ST MIRREN CALL EGM
St Mirren have called an extraordinary general meeting after the main ownership consortium failed to force the resignation of director and prospective buyer Ken McGeoch on Monday afternoon.
The consortium, which includes chairman Stewart Gilmour, had called for McGeoch's resignation after he attended a meeting with lawyer Gary Withey, who was company secretary of Rangers, in the St Mirren boardroom to discuss his takeover plans in November last year.
A statement on the club's official website on Monday read: "It is with deep regret that we have not received the resignation of Mr Ken McGeoch and therefore an extraordinary general meeting will be called with papers being sent to shareholders shortly at considerable expense to St Mirren Football Club."
The EGM has been scheduled for May 3 at St Mirren Park.
The selling consortium had described Withey's involvement as a "serious breach of trust and an error of judgement" on the part of McGeoch, who countered that Collyer Bristow, the firm in which Withey was a partner at the time, were established as legal experts on football takeover deals.
The St Mirren board members made fresh claims today that Paul Davies, McGeoch's partner in his proposed takeover, had arranged to meet Rangers owner Craig Whyte.
The statement read: "Mr McGeoch had a long discussion with club chairman Stewart Gilmour at Saturday's match and was shown correspondence that had been passed to Mr Gilmour, dated late November 2011 in which Mr Paul Davies confirmed that he was scheduled to meet with Mr Craig Whyte on Mr Whyte's return from Monaco in early December 2011."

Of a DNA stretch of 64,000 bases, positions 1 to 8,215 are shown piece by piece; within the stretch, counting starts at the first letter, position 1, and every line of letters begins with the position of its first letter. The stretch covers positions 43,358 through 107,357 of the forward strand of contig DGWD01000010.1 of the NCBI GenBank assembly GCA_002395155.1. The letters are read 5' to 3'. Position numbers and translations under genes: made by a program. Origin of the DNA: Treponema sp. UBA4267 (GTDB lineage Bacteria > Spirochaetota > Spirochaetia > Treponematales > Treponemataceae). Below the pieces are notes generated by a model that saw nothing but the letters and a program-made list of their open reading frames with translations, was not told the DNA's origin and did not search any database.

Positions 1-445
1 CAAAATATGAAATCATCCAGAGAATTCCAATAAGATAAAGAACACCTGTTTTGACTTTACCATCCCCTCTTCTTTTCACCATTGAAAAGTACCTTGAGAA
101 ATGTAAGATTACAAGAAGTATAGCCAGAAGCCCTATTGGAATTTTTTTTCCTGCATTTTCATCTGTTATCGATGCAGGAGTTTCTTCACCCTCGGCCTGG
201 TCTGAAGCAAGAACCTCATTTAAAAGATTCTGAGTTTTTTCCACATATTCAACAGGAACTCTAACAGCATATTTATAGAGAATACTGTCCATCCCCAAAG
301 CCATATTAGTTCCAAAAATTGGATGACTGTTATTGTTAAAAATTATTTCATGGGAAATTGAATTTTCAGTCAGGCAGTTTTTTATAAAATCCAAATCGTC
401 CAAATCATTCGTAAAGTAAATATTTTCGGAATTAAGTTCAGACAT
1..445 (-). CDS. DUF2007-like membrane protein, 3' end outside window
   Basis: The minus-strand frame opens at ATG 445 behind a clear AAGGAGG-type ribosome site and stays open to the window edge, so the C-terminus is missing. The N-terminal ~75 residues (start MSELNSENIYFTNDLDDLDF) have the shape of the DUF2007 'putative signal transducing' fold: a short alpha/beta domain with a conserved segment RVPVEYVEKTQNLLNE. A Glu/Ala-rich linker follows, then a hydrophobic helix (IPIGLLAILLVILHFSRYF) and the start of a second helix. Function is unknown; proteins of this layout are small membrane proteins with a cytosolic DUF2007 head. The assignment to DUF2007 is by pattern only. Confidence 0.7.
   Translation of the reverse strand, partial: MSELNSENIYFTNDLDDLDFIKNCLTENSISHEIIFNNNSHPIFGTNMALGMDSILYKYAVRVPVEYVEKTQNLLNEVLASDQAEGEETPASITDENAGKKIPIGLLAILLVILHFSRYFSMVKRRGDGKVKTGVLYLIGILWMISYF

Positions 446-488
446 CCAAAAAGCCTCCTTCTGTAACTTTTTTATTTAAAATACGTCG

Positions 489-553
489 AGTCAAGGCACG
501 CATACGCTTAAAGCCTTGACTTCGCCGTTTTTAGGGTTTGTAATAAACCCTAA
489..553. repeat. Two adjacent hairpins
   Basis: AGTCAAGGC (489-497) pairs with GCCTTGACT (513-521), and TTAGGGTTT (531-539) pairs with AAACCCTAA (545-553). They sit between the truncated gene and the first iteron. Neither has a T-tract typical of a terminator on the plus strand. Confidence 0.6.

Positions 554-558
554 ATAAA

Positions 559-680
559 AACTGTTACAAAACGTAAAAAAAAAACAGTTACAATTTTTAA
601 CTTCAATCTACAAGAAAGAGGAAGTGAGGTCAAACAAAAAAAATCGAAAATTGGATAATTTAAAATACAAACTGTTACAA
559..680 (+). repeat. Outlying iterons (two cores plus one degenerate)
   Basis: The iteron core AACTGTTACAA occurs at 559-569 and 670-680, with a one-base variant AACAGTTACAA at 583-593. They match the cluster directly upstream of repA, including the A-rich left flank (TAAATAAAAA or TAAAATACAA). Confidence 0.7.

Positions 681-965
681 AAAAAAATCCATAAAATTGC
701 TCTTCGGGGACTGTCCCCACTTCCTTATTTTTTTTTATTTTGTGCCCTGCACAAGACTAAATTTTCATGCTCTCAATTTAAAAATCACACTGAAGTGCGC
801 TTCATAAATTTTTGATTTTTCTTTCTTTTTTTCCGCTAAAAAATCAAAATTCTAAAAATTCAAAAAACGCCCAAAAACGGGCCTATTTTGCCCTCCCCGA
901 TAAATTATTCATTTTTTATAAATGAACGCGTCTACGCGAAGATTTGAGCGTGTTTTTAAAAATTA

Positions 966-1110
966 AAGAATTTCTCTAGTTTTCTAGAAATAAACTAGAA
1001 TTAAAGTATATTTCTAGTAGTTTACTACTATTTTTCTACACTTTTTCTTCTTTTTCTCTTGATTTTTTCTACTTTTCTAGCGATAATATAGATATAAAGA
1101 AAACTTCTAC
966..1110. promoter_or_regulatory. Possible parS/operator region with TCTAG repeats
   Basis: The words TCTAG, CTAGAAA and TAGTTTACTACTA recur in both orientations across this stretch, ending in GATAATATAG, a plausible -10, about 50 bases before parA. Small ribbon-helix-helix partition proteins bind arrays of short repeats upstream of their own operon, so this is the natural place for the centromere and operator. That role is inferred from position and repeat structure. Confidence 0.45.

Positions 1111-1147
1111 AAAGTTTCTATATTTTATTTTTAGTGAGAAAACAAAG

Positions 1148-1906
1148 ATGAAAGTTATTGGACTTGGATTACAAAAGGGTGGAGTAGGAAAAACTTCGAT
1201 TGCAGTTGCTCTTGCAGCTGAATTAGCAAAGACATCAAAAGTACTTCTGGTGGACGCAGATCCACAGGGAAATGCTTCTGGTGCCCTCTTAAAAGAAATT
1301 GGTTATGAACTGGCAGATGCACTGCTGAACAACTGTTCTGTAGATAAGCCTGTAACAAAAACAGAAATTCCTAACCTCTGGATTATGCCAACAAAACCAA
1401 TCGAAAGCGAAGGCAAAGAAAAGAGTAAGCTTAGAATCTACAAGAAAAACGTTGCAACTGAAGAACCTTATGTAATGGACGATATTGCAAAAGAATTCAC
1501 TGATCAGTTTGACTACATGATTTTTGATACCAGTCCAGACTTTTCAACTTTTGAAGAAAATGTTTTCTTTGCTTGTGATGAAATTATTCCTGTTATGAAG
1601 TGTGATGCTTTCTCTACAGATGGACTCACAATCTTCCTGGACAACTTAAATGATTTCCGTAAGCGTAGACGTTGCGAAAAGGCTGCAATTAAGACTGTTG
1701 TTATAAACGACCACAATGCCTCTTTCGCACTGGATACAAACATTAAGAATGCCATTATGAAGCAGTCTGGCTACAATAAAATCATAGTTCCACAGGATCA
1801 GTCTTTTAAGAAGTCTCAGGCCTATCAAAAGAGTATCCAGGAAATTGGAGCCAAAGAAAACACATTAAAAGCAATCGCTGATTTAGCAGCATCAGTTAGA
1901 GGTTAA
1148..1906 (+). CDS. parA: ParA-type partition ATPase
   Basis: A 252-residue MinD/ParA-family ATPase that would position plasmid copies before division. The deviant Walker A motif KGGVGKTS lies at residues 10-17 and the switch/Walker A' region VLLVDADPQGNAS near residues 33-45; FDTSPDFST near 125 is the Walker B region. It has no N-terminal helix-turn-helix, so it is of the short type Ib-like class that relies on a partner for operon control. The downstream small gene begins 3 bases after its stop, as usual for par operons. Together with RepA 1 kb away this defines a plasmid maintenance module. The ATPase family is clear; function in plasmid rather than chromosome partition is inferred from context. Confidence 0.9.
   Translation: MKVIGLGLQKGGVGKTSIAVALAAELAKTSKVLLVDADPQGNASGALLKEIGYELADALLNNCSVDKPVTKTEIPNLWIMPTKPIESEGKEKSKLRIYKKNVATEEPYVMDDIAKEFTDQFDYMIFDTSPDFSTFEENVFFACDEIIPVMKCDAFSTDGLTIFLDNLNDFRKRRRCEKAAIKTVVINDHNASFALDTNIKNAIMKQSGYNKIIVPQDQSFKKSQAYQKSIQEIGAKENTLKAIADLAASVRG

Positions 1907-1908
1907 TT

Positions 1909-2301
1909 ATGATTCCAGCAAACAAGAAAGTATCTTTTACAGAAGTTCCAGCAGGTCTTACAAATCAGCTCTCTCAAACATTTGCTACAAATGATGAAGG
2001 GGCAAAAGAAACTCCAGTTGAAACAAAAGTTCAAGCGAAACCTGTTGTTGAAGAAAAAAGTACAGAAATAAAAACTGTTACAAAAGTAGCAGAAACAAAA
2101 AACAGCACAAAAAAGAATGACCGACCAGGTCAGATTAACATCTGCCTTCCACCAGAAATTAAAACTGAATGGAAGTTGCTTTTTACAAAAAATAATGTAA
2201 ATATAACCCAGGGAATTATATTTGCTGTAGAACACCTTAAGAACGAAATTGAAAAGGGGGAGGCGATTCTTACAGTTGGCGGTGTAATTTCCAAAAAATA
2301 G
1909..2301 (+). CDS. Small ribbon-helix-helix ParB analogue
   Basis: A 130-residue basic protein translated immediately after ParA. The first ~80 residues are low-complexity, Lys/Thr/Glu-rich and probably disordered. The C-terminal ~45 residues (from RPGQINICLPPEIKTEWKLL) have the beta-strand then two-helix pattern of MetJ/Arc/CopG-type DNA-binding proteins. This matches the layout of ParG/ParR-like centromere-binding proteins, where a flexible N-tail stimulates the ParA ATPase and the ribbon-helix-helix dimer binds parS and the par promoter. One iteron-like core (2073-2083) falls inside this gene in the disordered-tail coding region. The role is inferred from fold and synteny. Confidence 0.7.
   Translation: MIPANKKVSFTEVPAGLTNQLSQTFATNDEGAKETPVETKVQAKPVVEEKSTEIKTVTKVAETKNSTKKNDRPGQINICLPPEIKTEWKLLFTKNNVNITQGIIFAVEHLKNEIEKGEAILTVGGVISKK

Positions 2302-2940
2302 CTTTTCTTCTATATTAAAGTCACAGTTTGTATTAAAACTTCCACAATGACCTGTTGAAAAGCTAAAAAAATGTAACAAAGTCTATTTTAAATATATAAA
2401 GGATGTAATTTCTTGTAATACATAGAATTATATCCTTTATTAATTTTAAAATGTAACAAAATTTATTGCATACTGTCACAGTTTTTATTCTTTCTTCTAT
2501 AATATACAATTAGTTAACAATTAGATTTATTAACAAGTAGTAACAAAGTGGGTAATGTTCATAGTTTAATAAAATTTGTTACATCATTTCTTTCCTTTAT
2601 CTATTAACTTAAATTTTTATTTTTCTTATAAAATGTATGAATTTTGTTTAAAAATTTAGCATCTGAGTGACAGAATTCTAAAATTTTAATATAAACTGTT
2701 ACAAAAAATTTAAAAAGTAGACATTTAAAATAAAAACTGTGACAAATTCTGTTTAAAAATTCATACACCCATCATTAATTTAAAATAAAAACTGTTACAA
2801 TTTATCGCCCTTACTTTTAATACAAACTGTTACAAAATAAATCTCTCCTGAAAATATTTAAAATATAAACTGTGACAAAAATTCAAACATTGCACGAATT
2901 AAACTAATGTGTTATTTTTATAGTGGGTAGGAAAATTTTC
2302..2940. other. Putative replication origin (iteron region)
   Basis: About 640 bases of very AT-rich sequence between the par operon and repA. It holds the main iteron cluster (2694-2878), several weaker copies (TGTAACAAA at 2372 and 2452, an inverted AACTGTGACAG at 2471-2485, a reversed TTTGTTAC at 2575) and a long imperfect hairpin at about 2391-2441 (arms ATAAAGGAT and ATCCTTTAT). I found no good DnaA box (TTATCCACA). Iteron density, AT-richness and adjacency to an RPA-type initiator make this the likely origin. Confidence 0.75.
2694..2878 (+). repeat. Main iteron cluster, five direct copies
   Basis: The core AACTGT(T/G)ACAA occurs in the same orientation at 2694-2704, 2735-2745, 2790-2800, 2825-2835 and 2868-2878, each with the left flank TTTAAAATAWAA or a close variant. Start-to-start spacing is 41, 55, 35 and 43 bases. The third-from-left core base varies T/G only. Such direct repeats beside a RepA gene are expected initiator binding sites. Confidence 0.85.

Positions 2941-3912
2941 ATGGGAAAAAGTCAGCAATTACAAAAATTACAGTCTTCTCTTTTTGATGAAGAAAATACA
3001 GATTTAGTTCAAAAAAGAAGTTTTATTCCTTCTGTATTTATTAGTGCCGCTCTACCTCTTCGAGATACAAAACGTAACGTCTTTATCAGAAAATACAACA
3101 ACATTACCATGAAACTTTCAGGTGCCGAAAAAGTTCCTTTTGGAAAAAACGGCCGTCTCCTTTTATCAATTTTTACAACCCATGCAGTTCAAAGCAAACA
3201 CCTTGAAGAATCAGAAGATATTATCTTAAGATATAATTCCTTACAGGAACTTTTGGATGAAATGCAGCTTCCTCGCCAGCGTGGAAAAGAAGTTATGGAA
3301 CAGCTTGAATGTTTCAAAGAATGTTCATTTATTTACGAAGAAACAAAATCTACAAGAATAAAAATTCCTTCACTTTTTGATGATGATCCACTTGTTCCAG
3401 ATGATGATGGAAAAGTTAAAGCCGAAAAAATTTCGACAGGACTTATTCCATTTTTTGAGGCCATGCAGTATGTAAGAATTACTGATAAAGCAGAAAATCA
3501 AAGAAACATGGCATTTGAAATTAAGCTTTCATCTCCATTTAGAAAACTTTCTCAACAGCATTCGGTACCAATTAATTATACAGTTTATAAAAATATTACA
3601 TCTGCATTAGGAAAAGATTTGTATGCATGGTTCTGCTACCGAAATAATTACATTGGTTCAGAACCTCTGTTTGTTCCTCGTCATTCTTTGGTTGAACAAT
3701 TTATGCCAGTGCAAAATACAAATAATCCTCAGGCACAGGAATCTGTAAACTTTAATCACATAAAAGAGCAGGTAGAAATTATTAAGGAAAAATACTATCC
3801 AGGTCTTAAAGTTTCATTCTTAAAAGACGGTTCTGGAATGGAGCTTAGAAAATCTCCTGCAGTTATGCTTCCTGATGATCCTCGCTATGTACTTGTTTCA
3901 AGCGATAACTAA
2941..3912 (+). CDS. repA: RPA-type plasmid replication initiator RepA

Davies and McGeoch were not immediately available for comment with the latter believed to be deciding on his next course of action.
McGeoch last week put his shares in the club up for sale and said he would be prepared to walk away.
He added in a statement: "As a lifelong fan I'm very disappointed by the sustained campaign to discredit my bid and remove me from the board."
McGeoch launched his takeover bid as an alternative to the 10,000 Hours proposal which would result in a community ownership scheme.
The group, led by board member Richard Atkinson, has failed to achieve the required funding to buy out the selling consortium.
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